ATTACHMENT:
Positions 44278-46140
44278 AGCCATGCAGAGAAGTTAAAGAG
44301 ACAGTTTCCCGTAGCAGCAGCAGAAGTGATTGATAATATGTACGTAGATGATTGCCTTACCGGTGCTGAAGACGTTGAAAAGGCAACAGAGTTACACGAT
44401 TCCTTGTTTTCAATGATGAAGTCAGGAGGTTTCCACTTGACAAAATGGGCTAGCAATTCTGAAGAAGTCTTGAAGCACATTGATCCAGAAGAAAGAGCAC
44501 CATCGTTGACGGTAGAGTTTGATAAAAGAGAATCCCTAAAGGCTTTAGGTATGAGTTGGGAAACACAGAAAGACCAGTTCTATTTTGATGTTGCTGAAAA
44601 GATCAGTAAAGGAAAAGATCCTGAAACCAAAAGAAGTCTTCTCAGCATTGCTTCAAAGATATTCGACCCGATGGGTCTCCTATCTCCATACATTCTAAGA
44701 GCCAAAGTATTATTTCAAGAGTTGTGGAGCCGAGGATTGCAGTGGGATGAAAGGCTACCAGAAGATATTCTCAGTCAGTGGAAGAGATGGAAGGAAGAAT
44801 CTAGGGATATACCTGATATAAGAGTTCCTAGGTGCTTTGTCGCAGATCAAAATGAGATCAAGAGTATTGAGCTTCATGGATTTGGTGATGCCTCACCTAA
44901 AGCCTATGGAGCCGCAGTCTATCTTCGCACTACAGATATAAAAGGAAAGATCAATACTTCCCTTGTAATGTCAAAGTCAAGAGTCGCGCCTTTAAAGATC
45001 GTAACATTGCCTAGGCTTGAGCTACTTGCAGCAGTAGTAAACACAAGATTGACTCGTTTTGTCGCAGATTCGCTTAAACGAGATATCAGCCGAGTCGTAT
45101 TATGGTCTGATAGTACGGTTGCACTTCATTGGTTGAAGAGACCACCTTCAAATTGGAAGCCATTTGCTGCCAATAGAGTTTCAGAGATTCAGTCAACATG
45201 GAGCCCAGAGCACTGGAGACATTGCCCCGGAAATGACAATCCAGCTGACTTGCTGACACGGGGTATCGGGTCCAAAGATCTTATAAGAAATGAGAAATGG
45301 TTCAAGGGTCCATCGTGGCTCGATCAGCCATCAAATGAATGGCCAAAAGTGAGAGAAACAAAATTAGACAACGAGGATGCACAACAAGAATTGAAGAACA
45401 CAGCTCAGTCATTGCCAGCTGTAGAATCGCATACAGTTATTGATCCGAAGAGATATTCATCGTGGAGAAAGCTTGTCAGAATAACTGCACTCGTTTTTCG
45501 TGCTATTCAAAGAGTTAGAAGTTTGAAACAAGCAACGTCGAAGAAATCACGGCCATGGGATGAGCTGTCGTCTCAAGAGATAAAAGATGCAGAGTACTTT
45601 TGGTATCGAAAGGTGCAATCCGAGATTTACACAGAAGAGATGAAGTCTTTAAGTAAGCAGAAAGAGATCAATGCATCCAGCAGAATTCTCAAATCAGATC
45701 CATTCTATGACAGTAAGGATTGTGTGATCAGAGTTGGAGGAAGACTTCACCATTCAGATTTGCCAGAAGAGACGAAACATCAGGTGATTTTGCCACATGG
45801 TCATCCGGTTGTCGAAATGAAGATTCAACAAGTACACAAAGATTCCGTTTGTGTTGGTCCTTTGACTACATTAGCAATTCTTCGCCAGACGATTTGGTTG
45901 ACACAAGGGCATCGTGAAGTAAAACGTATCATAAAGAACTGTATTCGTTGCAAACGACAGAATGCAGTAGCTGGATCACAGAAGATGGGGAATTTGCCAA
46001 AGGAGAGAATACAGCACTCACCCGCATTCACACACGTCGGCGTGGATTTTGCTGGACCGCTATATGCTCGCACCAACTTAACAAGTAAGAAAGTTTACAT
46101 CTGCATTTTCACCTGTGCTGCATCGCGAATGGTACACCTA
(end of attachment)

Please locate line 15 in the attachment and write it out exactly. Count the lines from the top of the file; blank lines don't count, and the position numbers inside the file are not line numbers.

45501 TGCTATTCAAAGAGTTAGAAGTTTGAAACAAGCAACGTCGAAGAAATCACGGCCATGGGATGAGCTGTCGTCTCAAGAGATAAAAGATGCAGAGTACTTT